PROCEEDINGS IN THIS CASE
Arm filed a petition for bankruptcy under Chapter 7. Morrison and Neff brought an action to deny the dischargeability of his debt to them. The bankruptcy court held trial, made findings of fact, and ruled "that the debt owed to the plaintiffs by Fred H. Arm as a result of the actual fraud committed by Fred H. Arm and suffered by the plaintiffs renders that debt not dischargeable within the meaning of 11 U.S.C. § 523(a)(2)(A)." The amount of the debt was held to be determined by the state action still under appeal.
Arm appealed the judgment of the bankruptcy court to the BAP, which noted that Arm raised a new defense of usury that he had not raised in the bankruptcy court and so could not be entertained on appeal. On the principal issue, the BAP saw no reason to set aside the findings of fact of the bankruptcy court but did consider Arm's argument that he had not personally benefited from the fraud. The BAP concluded that, as Arm was "La Jolla's principal" and it had received a fee for issuing the bonds, his debt for the fraud was not dischargeable. Arm appeals to this court.
 The badges of the fraud in which Arm was a principal are multiple: the bonds issued in blank and in advance of the loans guaranteed; the almost instant cancellation of the bonds; the extension contradicting the cancellation; the imaginative and wholly unverified list of assets attributed to the surety.
Under 11 U.S.C. § 523(a):
(a) A discharge under . . . this title does not discharge an individual debtor from any debt . . .
(2) for money, property, services, or an extension, renewal, or refinancing of credit, to the extent obtained by --
(A) false pretenses, a false representation, or actual fraud, other than a statement respecting the debtor's or an insider's financial condition; . . . 11 U.S.C. § 523(a)(2)(A).
 We have authoritatively set out the conditions that must be met to prevent discharge under the statute. See In re Kirsh, 973 F.2d 1454, 1457 (9th Cir. 1992); In re Rubin, 875 F.2d 755, 759 (9th Cir. 1989). They are all met here, including:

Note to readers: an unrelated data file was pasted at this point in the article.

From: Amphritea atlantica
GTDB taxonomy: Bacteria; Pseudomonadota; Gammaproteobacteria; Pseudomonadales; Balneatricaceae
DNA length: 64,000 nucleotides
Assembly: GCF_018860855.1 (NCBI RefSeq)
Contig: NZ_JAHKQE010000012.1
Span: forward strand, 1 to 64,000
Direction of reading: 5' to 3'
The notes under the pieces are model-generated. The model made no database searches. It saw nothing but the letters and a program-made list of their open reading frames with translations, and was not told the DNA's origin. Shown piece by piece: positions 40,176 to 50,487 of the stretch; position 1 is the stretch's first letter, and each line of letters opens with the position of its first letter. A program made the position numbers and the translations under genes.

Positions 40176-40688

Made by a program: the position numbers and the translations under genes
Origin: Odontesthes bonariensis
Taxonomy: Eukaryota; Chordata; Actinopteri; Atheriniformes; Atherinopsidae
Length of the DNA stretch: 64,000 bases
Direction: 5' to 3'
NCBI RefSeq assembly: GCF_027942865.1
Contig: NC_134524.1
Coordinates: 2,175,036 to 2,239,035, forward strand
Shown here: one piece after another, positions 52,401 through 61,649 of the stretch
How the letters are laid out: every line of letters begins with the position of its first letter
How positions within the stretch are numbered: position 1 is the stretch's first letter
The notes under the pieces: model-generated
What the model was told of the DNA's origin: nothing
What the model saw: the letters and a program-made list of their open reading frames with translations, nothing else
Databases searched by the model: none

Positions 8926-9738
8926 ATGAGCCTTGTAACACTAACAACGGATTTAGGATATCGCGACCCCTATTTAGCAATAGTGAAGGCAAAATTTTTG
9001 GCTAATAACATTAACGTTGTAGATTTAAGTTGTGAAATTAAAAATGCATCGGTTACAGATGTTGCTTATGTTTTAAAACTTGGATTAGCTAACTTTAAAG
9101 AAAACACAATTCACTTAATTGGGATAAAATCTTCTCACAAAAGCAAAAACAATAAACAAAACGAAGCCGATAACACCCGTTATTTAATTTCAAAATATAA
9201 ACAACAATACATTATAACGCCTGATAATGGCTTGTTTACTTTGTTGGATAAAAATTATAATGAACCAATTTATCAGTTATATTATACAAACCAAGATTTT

1. That a representation of fact was made by the debtor, namely the statement made on the face of the surety bonds that La Jolla guaranteed the repayment of the principal and the statement that La Jolla had ample assets to carry out this guarantee.
2. That the representations were material, as Morrison and Neff testified.
3. That the debtor knew the representations to be false (here the bankruptcy court found that Arm was reckless in his assertions, which comes to the same thing).
4. That the debtor made the statements with the intention of deceiving the creditor, as Arm did in providing the blank surety bonds for Halstead's use with the lenders.
5. That the reliance of the creditors was justified, as the bankruptcy court found the two creditors, gullible though they appear, justified in taking the representations of La Jolla at face value; a finding we do not disturb.
6. That damage proximately resulted as it did here in Morrison and Neff not recovering their loans.
 We make clear, what we have not held before, that the indirect benefit to the debtor from a fraud in which he participates is sufficient to prevent the debtor from receiving the benefits that bankruptcy law accords the honest person. See In re Ashley, 903 F.2d 599, 604 n. 4 (9th Cir. 1990).